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Shakedown shakes publishing houses to the core

Diane Evans
DelMio.com (MCT)

Maybe you're someone just too snobbish for nostalgia. If so, don't read on, because I'm not going to apologize for feeling regret over the news that Doubleday is being dismantled as a division of Random House Inc.

Doubleday is just one of the casualties in a publishing industry streaming with bad news. Writing in The Daily Beast blog, author and editor Tina Brown noted, "The carnage in media jobs accelerated last week with hundreds getting whacked at CBS, NBC, Time Inc. and my own esteemed publisher Doubleday." You could add to the list: Simon & Schuster, Thomas Nelson Publishers and Scholastic.

No surprise, with the economy what it is, coupled with consolidation of various forms of media in a digital age.

Doubleday, in particular, represented the mystique and glory of big publishing houses in New York. I envision these places much as the newsrooms of major dailies under titans such as John S. Knight: The quality of the written word mattered. And you better get it right.

Among its legends, Doubleday had Jacqueline Kennedy as an editor. And it still is a house of celebrity. Current authors include Suzie Orman, John Grisham and Dan Brown.

Of course, whether it was Kennedy at the table with client Carly Simon, or a current editor trying to coax the next book out of Dan Brown, the business is about selling books and making money.

The difference, in an earlier time, is that publishing had the air of a regulated industry. Now it's like a deregulated free-for-all, with everything from free downloadable books, free Kindle books, self-published books, books-on-demand and you name what else.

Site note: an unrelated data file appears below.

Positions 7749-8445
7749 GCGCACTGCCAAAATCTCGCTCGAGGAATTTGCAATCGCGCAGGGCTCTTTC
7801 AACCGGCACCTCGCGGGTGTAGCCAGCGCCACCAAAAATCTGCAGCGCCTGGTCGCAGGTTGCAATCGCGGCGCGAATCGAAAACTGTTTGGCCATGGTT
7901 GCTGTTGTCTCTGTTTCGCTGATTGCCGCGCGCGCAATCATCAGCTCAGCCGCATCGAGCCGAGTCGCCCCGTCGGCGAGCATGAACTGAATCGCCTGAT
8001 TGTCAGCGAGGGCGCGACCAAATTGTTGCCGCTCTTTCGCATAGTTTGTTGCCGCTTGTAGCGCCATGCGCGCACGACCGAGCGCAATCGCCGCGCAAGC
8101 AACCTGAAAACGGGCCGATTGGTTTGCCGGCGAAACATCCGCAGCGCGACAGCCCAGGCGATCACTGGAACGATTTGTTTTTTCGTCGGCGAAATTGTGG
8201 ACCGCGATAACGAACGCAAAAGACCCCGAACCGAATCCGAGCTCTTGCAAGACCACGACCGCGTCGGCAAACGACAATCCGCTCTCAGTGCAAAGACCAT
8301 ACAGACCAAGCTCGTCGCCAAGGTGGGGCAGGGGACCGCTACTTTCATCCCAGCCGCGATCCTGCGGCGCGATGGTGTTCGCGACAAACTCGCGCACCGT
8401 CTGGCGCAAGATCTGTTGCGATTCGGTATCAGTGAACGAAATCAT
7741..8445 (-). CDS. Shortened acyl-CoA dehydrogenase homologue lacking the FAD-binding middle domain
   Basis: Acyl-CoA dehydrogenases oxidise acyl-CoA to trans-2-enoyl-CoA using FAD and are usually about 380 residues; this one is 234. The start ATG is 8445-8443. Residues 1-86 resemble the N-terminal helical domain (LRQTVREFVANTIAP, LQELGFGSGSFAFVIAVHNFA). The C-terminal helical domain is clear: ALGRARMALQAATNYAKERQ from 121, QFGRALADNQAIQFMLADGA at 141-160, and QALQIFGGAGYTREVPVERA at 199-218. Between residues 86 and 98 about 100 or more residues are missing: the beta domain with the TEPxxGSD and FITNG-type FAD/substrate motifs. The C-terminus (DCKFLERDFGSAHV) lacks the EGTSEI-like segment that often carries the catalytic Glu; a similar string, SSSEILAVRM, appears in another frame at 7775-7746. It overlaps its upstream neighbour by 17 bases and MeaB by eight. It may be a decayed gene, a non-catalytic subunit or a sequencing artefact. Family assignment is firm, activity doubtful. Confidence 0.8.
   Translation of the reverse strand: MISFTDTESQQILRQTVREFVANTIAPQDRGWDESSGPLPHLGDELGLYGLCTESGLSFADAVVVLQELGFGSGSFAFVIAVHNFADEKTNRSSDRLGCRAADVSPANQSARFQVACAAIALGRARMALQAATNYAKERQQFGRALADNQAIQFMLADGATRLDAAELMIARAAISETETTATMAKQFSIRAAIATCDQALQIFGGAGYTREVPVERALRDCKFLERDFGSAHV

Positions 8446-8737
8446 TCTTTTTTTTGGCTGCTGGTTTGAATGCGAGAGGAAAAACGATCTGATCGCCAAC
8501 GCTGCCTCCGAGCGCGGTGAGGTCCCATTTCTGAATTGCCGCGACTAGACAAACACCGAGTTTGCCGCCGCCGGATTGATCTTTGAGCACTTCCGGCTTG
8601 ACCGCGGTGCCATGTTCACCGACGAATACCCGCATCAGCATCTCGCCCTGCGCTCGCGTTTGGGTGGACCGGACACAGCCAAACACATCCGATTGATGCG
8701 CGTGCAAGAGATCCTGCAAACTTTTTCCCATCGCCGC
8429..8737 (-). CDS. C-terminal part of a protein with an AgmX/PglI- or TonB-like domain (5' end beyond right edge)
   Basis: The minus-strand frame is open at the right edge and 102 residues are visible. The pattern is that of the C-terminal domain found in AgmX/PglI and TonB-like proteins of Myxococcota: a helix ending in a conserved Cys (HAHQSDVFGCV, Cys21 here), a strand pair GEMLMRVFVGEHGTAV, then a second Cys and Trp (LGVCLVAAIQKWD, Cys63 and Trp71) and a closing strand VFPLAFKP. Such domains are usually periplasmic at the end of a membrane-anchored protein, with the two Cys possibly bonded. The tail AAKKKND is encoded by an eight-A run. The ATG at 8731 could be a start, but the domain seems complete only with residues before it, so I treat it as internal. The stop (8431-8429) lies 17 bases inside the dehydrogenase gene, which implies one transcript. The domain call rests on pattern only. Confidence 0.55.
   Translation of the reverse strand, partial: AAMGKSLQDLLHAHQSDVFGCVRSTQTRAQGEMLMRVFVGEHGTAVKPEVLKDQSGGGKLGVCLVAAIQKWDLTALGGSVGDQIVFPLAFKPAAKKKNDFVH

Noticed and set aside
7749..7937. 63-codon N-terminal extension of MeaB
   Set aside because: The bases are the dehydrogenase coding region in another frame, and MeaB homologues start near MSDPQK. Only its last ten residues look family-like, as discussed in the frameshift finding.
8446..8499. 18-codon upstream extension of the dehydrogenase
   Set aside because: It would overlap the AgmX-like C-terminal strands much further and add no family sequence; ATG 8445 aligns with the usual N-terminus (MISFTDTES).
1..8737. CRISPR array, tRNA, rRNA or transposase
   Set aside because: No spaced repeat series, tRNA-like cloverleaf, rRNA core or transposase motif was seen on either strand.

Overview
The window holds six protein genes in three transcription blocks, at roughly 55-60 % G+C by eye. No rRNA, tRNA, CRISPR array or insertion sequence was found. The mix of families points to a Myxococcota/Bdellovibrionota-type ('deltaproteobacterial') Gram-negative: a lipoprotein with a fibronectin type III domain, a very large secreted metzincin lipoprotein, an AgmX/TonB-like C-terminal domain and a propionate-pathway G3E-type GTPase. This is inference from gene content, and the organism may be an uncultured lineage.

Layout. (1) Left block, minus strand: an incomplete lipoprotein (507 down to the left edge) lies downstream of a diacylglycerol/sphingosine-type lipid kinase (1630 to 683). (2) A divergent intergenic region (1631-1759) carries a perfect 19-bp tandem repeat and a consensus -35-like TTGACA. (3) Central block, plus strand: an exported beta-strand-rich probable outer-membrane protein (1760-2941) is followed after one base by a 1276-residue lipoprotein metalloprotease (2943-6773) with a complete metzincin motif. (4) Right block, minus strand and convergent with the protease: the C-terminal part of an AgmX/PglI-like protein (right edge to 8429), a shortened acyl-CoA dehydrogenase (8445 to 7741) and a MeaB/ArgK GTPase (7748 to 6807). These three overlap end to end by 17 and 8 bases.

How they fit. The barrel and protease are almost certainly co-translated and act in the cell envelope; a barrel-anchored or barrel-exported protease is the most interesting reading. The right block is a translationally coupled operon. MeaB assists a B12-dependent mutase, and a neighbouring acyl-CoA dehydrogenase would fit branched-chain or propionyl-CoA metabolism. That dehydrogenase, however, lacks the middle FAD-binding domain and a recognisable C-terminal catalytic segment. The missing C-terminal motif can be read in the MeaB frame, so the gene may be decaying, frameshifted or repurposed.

Consumers have more choices, but they've also got more sorting out to do on their own, with publishers in a diminished role as institutional filters.

Meanwhile, continued cost cutting comes with raised concerns about poor editing, and in some cases, fabrications in books sold as nonfiction.

And the future? In the mix of continued shakeout and job loss, there still will be serious books and serious publishers.

One title currently in the works at Doubleday that will now transfer to one of the remaining Random House units: The yet-untitled story of Jackie Kennedy's 16 years at Doubleday. It's by historian William Kuhn and it is slated to come out in 2011. In an announcement in September, Doubleday said that Kuhn would draw on "previously untapped archival material" and interviews with Kennedy's authors, collaborators and friends from the 1980s and 1990s.

That hits on why Doubleday's demise is a loss: Because it was the kind of publisher that invested in books that required the digging up of new and valuable information. If the trade-off is that we have more choices now, then the question is: Is more really more? Or is it less?



Diane Evans is a former Knight Ridder columnist and is now president of DelMio.com, a new interactive online magazine on books for writers and readers.

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